Interesting and heartfelt
(not scholarly and boring)
for anyone concerned with
humanity.


“An astonishing range of
social subject matter and
compassionate intuition”


"The primordial
power of the feminine
emanating from
Basho's poetry"


Hopeful, life-affirming
messages from one of
the greatest minds ever.

Through his letters,
we travel through his mind
and discover his
"gentleness and humanity."

I plead for your help in
finding a person or group
to take over my 3000 pages
of Basho material, to edit
and improve the material,
to receive 100% of royalties,
to spread Basho’s wisdom
worldwide and preserve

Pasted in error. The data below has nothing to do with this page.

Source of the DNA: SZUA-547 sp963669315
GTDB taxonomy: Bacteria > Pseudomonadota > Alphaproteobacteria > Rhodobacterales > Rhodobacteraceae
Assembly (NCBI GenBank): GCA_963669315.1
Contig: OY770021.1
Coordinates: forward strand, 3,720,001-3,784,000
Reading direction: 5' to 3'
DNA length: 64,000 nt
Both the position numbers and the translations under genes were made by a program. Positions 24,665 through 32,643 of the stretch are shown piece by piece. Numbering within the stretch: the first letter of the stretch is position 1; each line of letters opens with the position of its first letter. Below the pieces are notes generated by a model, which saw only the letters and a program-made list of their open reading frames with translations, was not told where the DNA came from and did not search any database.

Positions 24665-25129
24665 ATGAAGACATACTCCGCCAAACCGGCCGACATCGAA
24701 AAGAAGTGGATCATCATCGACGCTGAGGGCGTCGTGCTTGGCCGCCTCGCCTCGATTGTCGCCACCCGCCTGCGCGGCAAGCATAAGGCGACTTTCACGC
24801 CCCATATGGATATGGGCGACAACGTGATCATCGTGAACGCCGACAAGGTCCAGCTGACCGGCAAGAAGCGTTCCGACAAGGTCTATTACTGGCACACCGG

for future generations.

Quotations from Prose


Days and months are guests
passing through eternity.
The years that go by
also are travelers.



The mountains in silence
nurture the spirit;
the water with movement
calms the emotions.


All the more joyful,
all the more caring


Seek not the traces
of the ancients;
seek rather the
places they sought.



Basho Spoken Word


Only this, apply your heart
to what children do


"The attachment to Oldness
is the very worst disease
a poet can have."


“The skillful have a disease;
let a three-foot child
get the poem"


"Be sick and tired
of yesterday’s self."


"This is the path of a fresh
lively taste with aliveness
in both heart and words."
.

"In poetry is a realm
which cannot be taught.
You must pass
through it yourself.
Some poets have made
no effort to pass through,
merely counting things and
trying to remember them.
There was no passing
through the things."


"In verses of other poets,